It’s a logical argument: Ads that are seen perform better than ads that aren’t. But does it prove undeniably that viewability rates are a key success metric for native advertising campaigns?
Some marketers sure operate as if that’s the case.
They’ve got a lot of evidence in their corner.
According to the IAB’s 2015 State of Viewability report, viewability should be considered a reliable benchmark for ad performance when a threshold of 70%+ of all measurable impressions in a campaign meets the minimum standard viewable rate of 50% of the ad in view for at least 1 second.
Ad delivery company Sizmek released its own report in 2015, Viewability Benchmarks, showing that ads with a 70%+ viewability threshold increased click-through rates (CTRs) by 54% and engagement rates by 2.5X.
In truth, performance in native is about a lot more than eyeballs on ads.
While ad viewability is an important metric for some campaigns, the link to performance hinges on goals. Many brand campaigns seek audience delivery and subsequent brand lift, while performance campaigns seek to drive other measurable on-site actions.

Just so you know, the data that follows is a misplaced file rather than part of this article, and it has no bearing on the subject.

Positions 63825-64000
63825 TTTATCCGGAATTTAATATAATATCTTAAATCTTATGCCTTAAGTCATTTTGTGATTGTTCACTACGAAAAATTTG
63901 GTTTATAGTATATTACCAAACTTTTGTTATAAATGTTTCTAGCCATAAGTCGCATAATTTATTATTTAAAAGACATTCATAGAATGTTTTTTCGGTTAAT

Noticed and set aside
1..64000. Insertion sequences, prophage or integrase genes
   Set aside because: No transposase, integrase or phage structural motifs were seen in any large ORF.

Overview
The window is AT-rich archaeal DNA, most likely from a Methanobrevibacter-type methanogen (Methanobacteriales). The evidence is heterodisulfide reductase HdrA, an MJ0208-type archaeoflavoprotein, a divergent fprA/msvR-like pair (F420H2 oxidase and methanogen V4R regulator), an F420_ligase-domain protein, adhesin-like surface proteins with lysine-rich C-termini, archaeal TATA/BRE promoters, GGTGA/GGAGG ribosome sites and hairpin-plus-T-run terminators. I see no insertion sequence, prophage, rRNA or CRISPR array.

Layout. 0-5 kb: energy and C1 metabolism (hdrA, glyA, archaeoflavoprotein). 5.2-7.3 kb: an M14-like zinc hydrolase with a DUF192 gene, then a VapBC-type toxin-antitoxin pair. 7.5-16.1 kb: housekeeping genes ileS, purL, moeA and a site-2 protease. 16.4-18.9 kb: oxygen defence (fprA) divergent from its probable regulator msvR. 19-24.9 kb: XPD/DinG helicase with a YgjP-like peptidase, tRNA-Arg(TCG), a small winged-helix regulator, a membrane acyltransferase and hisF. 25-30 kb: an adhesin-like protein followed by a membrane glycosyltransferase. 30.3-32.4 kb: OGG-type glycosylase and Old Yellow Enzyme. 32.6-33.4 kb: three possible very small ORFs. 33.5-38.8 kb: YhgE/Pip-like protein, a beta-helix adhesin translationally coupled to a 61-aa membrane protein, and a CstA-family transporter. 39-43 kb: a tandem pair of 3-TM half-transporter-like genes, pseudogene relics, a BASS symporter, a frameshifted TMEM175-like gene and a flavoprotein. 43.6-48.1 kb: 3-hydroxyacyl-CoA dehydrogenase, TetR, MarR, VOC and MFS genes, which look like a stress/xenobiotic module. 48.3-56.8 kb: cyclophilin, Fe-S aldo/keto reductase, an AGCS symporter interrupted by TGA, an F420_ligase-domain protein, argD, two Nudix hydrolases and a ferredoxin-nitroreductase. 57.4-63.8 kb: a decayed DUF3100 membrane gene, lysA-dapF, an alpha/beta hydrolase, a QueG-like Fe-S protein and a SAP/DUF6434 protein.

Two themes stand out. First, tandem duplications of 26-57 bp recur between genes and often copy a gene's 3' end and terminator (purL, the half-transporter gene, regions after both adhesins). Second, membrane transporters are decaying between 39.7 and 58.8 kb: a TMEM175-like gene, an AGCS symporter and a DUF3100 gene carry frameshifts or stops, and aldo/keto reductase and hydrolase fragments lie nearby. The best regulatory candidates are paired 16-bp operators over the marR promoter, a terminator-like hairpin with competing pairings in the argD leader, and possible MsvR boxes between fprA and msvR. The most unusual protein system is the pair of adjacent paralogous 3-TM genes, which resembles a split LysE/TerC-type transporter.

In fact, the percentage of ad viewability is rarely the best indicator of success for performance campaigns, where micro actions, leads and sales are the focus. Optimizing toward high viewability thresholds best matches brand campaign objectives, but still, moving KPIs away from ad viewability rates — and toward content engagement rates and their cost — is more efficient and effective.
Take our lead-gen campaign as an example (and an engagement campaign would work the same way):
We have a target Cost Per Lead (CPL) of $65.00 and two traffic sources. Site A’s CPMs run $5.00, with viewability at 90% and CTRs at 0.154%. Site B’s CPMs run $2.50, with an average viewability rate of 45% and CTRs averaging 0.100%. For simplicity, let’s assume that the conversion rates (CR), click to lead, for both sites are 4% and lead quality is equal.
How about those results?
Site B, with a viewability rate far less than IAB’s recommended 70%+ threshold, has a lower CPL result than the Site A — even when Site A has both a higher viewability and click-through rate. Of course, this scenario will sometimes be reversed, but the point is made: You should always direct ad-spend toward sources that best achieve your targeted ROI.
In short, it’s not only about ad viewability rates, it’s also about the cost.
For brand and performance campaigns alike, today’s programmatic native buying environment enables ad-spend to be allocated in real-time to sources that deliver the lowest cost per action — sources that may not always have the highest ad viewability rates.